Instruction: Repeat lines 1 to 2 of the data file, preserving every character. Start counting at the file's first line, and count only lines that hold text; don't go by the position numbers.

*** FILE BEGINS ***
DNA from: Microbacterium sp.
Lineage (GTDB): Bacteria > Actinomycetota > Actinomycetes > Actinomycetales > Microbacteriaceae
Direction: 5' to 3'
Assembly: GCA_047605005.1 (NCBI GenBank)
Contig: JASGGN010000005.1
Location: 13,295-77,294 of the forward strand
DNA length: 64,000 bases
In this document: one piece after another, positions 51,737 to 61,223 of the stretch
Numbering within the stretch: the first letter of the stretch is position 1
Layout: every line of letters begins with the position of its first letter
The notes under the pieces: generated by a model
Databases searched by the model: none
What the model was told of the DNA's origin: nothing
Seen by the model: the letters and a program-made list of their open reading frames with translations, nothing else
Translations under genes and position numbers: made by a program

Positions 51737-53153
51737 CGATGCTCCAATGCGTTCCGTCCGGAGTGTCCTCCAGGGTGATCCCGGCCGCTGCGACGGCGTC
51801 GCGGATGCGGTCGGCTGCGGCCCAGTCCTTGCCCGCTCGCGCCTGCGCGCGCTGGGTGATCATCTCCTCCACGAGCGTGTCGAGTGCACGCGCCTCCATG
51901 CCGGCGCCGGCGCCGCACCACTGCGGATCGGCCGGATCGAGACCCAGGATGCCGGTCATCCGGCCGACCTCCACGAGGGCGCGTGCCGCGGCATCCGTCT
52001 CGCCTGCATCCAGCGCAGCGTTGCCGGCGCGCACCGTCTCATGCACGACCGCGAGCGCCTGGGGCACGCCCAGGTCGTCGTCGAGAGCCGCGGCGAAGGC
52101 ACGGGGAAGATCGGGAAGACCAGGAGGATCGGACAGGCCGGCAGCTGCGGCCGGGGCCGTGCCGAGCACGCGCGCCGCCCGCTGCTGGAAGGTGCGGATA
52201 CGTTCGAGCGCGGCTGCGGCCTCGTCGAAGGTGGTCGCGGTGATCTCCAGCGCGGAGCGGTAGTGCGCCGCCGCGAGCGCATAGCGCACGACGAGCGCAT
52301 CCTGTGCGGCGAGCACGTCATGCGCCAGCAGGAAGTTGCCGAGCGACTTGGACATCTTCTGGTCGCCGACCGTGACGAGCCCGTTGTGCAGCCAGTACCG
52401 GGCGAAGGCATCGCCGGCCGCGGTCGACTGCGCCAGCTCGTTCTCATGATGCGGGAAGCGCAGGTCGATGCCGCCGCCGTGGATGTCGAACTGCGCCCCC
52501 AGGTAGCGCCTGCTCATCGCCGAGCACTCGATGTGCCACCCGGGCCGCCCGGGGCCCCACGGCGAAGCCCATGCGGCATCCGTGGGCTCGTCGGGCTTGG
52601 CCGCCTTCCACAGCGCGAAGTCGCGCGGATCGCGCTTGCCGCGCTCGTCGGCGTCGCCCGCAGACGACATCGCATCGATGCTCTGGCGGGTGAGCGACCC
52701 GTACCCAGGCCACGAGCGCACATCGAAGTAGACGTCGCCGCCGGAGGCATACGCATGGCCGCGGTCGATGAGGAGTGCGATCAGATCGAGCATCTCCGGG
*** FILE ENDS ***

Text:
DNA from: Microbacterium sp.
Lineage (GTDB): Bacteria > Actinomycetota > Actinomycetes > Actinomycetales > Microbacteriaceae